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    Einstein with Swim Goggles

    Winter 2013

    Marcia Faye

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    Photo: Michael Goss

    The man with the short grizzled beard and blue goggles is one of several swimmers doing mid-morning laps in the IIT Keating Sports Center pool. His arms move methodically in the rhythm of the freestyle—stroke, stroke, stroke-breathe. Stroke, stroke, stroke-breathe. These days, his pace is a leisurely one mile per hour. But in 1967, retired chemistry and physics teacher Ted Erikson (CHE ’52, M.S. CHEM ’59) was nearly twice as fast, a human projectile in a harrowing long-distance swim whose record still stands.

    That year, Erikson swam 26.4 nautical miles in 14:38 between California’s Farallon Islands and the Golden Gate Bridge. The water was notable for its cold temperatures, strong currents, and deadly creatures, specifically, great white sharks, orcas, and jellyfish. It was his third attempt to conquer the Farallons channel, as his second attempt the previous year resulted in a small snag—his temporary “death” due to hypothermia.

    “I was swimming, but I wasn’t conscious,” says Erikson, in typical good humor and wearing his favorite T-shirt with the motto “Old swimmers never die—They just wade away.” No longer in the pool, he continues to make swimming motions from a bench in the Keating gallery as he talks. “They pulled me out of the water, wrapped me in a blanket, and finally got me to stop swimming. After I began to relax, the nurse didn’t feel a pulse and reported me dead.”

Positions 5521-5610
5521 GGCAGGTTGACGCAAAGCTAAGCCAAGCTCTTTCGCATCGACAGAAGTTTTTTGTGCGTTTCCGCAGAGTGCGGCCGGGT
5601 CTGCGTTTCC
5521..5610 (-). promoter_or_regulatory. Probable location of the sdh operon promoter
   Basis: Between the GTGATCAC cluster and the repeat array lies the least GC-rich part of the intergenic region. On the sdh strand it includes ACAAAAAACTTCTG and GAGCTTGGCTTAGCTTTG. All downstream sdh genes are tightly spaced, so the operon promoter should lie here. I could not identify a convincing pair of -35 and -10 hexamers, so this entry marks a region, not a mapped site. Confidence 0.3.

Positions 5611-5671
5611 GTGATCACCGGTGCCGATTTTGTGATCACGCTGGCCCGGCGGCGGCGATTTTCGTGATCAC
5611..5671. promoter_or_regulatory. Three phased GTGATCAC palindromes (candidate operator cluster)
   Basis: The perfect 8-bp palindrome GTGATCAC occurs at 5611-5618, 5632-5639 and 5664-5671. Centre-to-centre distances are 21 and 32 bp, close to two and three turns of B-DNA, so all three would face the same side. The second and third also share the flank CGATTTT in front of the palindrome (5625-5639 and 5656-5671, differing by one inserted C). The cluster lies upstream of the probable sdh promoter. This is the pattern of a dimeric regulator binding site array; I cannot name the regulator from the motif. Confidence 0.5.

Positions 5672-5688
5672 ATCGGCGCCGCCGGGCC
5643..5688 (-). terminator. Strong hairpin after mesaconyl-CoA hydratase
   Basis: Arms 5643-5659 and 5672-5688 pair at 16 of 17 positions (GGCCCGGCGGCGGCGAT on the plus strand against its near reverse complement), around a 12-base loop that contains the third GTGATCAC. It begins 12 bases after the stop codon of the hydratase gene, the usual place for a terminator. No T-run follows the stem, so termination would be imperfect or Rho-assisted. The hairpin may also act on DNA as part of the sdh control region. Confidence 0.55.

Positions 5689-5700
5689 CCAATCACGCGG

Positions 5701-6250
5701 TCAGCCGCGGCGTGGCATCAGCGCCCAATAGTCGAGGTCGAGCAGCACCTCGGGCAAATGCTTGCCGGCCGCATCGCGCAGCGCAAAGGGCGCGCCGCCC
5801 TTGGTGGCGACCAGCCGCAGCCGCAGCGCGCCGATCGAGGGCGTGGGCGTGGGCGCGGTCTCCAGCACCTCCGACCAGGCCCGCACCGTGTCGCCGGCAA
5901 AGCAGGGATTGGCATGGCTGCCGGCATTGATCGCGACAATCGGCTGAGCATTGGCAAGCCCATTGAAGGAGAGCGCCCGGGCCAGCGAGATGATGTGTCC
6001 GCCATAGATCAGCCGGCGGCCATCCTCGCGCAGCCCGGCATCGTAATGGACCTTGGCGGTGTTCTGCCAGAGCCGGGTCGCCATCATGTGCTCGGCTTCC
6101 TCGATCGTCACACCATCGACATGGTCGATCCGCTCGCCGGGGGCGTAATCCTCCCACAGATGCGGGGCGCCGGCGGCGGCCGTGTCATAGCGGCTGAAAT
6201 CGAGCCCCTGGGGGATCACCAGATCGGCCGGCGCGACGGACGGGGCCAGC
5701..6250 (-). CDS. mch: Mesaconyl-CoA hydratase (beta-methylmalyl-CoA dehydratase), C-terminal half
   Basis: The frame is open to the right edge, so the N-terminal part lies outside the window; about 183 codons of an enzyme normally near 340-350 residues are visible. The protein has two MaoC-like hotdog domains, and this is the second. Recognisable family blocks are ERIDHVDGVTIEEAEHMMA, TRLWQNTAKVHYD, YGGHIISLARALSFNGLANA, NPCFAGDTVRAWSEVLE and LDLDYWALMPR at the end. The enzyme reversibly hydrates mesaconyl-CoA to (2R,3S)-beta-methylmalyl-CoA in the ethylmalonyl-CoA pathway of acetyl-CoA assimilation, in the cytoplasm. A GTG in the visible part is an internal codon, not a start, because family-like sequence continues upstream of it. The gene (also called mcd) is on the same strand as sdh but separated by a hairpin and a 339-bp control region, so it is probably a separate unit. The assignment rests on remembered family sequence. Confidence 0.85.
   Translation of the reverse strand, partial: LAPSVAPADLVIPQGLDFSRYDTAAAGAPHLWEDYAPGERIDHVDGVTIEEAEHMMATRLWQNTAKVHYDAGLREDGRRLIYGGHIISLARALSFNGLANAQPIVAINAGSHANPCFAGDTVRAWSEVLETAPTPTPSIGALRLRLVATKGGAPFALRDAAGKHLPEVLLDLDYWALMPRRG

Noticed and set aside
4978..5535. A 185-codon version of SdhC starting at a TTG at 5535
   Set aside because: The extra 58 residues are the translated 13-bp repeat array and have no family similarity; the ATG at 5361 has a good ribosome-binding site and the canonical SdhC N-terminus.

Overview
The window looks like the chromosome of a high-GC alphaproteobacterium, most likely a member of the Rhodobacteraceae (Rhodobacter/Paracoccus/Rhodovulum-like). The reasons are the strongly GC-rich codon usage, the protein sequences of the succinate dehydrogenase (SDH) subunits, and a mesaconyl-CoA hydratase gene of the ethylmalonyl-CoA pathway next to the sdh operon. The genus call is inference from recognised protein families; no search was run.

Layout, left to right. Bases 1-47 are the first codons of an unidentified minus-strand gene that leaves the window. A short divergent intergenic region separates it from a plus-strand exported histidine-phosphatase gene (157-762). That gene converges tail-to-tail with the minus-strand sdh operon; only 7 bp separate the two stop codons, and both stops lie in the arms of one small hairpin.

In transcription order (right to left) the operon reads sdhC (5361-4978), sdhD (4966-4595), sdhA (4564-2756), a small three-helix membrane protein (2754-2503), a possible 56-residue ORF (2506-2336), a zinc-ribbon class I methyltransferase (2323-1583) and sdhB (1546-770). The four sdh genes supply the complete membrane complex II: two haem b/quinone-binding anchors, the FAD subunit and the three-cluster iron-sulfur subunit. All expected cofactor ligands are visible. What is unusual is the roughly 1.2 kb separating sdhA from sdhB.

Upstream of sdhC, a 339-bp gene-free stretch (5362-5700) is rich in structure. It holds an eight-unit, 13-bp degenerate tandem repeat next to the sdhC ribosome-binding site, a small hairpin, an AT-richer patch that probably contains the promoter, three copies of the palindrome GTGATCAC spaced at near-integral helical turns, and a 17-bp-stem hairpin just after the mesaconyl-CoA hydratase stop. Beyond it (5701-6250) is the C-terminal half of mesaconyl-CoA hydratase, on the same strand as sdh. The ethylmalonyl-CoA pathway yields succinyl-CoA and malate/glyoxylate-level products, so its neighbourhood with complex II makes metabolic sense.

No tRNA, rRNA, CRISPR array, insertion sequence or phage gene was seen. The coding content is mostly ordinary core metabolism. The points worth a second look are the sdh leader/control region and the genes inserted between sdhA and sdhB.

Erikson’s resilience is a combination of self-described eccentricity, stubborn determination, and his rejection of the mainstream. Whether exploring panpsychism—the view that all matter, including water, has awareness—or fighting to preserve the shoreline of his beloved Hyde Park neighborhood sun and swim sanctuary, Promontory Point, Erikson is a true force, both in and out of the water.

    “Ted is one of the most unusual people on the planet,” says Vito Bialla, co-founder of the Farallon Islands Swimming Federation (FISF). “He swims in order to shut his mind down and stop it from racing through mathematical problem-solving. Quite the brilliant man, he is an Einstein with swim goggles.”

    Born in Chicago at “a hospital near 39th and the Lake [Michigan],” Erikson has lived near a body of water his entire life except from ages 6–14, when his family moved to his stepfather’s ranch in land-locked Montana. But even there he thought about water, or more specifically, the lack of it, when drought hampered his family’s farming and cattle operations. His father suggested he return to Chicago to attend what is now South Shore International College Prep High School. After graduation, Erikson entered the United States Navy. Water drew him to submarine service, then to Key West, Fla., where he joined his first swim team.

    After the military, Erikson enrolled at IIT. During registration, he met the swim coach, who invited him to participate in a meet that evening. Erikson took first place in both events he entered, the 220- and 440-meter swims, and later was named swim captain while an undergraduate.

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